One of the most popular and enduring songs in my native Gronings dialect is Ede Staal’s ‘Mien Hogelaand’. You can find the full text here, with the Dutch translation which Google will help you render in your language of choice. It’s worth listening to, even if you don’t get the words, as part of the song’s meaning is in the melody. (Hogelaand, or Highland, is what the area is called – it’s ever so slightly raised, which was a plus in bygone times of floods).
It’s the sky behind Uithuizen, it’s the little tower of Spijk,
It’s the road from Leens to Kloosterburen, and through Westpolder along the dike.
It’s the windmills and the canals, the churches and the strongholds.
It’s the land where as a child, I didn’t know of pain or sorrow.
That’s my land, my High Land
These examples are not postcard pictures. The accumulation of places, for anyone having grown up there, will go straight to the heart. Ede zooms in gradually, his broad strokes becoming more detailed:
It’s the wheat fields, it’s the oats, It’s the rapeseed in bloom
It’s the horizon at Ranum, Just after a thunderstorm
The song goes from the permanence of the landscape to the cyclical nature of the harvest, and to the momentary, to how the horizon looks after a thunderstorm. That he mentions the village of Ranum is immaterial; we from Groningen recognise the wideness of the landscape, and how that sky looks in the distance. Then, he gets personal, and places himself inside of the landscape and the song:
It’s a nice evening in May; a cow is coughing in the grassland.
I’m dating for the first time, and feel the sparks from your hand.
The wild plans that I had – Nothing will come of them,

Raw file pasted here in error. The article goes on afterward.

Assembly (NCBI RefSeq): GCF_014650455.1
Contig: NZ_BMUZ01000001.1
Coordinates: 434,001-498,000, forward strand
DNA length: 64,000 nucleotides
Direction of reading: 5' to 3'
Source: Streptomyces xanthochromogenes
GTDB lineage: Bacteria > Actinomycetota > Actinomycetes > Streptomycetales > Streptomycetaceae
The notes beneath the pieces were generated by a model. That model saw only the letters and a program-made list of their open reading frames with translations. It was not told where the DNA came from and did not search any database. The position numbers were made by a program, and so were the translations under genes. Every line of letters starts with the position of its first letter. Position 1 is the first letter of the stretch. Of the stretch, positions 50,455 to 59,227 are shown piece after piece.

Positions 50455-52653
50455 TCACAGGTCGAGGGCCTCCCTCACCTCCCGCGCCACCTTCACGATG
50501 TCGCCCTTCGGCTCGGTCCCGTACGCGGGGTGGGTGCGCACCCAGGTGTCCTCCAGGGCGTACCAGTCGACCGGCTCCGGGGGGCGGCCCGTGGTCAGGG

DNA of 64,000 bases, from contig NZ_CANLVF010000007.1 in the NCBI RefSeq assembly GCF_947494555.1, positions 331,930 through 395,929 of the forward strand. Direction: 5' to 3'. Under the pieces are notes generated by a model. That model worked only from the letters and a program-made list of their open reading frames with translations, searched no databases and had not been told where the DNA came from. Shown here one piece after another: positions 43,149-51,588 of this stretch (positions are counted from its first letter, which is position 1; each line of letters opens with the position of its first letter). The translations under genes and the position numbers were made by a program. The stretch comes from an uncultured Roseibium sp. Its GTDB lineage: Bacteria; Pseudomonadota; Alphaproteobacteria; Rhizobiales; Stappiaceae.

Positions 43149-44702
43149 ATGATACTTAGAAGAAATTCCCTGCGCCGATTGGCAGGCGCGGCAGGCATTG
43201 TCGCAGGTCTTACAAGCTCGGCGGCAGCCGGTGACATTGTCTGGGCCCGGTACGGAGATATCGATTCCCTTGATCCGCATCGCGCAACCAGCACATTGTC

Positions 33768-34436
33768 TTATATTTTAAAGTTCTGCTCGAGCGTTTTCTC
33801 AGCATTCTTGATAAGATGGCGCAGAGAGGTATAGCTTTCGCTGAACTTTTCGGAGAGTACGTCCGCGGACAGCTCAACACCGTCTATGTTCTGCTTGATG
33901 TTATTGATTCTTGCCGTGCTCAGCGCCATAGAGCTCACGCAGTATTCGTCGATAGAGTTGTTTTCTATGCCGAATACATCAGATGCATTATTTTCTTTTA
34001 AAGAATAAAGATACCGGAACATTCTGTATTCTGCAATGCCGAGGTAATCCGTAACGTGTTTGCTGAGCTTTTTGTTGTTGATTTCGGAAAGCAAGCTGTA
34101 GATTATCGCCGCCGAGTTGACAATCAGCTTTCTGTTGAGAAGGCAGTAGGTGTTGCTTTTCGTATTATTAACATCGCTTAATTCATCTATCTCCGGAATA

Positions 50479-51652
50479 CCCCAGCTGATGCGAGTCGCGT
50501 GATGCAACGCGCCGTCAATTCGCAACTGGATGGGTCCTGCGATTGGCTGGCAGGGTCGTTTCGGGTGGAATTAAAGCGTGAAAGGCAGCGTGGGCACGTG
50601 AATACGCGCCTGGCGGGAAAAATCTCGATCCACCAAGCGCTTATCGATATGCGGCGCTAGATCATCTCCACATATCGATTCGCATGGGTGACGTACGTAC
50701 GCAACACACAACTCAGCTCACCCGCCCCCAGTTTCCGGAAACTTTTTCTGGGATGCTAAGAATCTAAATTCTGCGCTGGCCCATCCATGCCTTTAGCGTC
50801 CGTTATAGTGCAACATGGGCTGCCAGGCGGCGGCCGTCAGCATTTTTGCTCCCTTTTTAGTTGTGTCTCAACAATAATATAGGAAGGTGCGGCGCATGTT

until the night in the High Land, lays its dark cloak over us.
This is Northernness, Ede sings about, and Joy: it’s a nostalgia that lies as much in a moment as in the place. Did that moment indeed happen the way he describes, or is his longing for how he remembers it, or wants to remember? There’s a Dutch word, Heimwee, homesickness, which reaches further than ‘home’ alone. It’s a yearning like the German Sehnsucht, or the Welsh term hireath, described as ‘the feeling of longing for a home that no longer exists or never was. A deep and irrational bond felt with a time, era, place or person.’ In Groninger dialect, there’s the word wènst, as in “Ik heb wènst van die”, for which the translation “I miss you” doesn’t reach deep enough. For the Northerner, this longed-for place does exist; the villages may have changed, with shops closing and doors no longer kept unlocked, the landscape in its broad strokes is still there.
Artists from Groningen have tried to tap into this. Of a younger generation than Ede Staal is Marlene Bakker, whose Waarkhanden exudes the same heimwee, linking a personal past with the rural landscape. Its video celebrates the heavy clay of which the Groninger soil is made and which sticks to our feet (figuratively) wherever we go. From the early 1920s, inspired by German expressionists, the members of the artistic circle De Ploeg started portraying the landscape, not as it strictly was (no impressionism or realism here), but as they felt it. That Grail, which Parcival sought, is there, be it perhaps just out of reach: the Northerner and the Land are as one, and for better or worse, this is where the well of happiness, Joy, lies.
So, Northernness. That’s how we’ve decided to characterise Ymke, who comes from an analogue to the rural Dutch north. It’s still a somewhat amorphous description, but it’ll do. As a farm girl she was keenly aware of the enduringness of the landscape – the fields that had been there for generations, the paths that were trod since the first people came to the area, but also the cyclical nature of the seasons. She knows about patience, about sowing a seed and then to wait, trusting that it’ll come up much later, and about finding the brightness in the moment, the way the morning sky looks a bit different every time, the singing bird and ribbitting frog, the flower opening up and the bee with its pollen-encrusted butt. She feels deeply and passionately, yet her convictions are strong as tree roots, below the clay.